The investigation of circulating microRNAs associated with lipid metabolism in childhood obesity

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Abstract

Background:

Childhood obesity is an increasing health challenge related to increased risk of chronic diseases. microRNAs (miRNAs) are noncoding short RNA molecules regulating multiple biological processes linked to obesity.

Objectives:

We aimed at evaluating the association between circulating miRNA levels and lipid metabolism in obese and non-obese children and adolescents.

Methods:

By constituting study group, 45 obese children and adolescents were recruited. To perform comparisons with study group, 41 lean controls were matched for age and sex. Using real-time quantitative PCR analysis, circulating miRNAs were evaluated in both groups.

Results:

Circulating miR-335 (P < 0.001), miR-143 (P = 0.001) and miR-758 (P = 0.006) in obese children were significantly lower than those of controls. However, circulating miR-27 (P = 0.032), miR-378 (P < 0.001) and miR-370 (P = 0.045) in obese children were significantly higher, compared with those of controls. In addition, circulating miR-33 in obese children was higher than those of controls, but no significant difference was present (P = 0.687).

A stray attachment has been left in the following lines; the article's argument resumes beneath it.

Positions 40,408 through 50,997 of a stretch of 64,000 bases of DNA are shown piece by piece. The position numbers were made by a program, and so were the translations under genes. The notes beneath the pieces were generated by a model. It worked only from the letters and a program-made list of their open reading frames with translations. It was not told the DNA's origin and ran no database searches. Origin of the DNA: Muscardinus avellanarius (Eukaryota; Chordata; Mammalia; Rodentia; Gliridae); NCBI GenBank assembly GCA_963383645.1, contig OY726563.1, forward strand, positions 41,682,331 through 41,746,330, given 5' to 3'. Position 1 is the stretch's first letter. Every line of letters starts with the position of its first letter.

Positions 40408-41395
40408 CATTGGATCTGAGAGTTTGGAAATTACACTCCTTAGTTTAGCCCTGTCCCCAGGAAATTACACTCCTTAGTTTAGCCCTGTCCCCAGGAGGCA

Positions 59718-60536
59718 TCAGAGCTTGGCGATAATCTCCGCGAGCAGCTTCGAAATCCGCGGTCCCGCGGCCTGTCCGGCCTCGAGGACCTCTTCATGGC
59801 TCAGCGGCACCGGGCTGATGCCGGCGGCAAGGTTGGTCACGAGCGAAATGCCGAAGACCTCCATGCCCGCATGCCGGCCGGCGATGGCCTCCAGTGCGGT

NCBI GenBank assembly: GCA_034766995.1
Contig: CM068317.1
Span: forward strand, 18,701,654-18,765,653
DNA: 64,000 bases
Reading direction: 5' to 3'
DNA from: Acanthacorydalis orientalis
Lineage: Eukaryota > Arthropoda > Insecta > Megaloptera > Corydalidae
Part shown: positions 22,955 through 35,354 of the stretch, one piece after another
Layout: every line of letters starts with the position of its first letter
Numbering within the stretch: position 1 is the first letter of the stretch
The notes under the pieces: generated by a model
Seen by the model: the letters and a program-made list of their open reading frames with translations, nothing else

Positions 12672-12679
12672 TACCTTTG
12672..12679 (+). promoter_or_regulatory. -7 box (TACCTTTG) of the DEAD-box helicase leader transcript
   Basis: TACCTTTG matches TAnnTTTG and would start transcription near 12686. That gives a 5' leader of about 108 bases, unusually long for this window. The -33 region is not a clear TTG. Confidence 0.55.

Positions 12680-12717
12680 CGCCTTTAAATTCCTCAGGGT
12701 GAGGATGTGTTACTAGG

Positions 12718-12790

Conclusion:

Our findings showed that a significant association is present between circulating miR-370, miR-33, miR-378, miR-27, miR-335, miR-143 and miR-758 values, and childhood obesity. Low levels of miR-335, miR-143 and miR-758, and high levels of miR-27, miR-378, miR-33 and miR-370 may have been responsible for elevated triglycerides and low-density lipoprotein (LDL-C) levels, and low level of high-density lipoprotein (HDL-C) in obese subjects. Therefore, miRNAs may be a good novel biomarker for childhood obesity.

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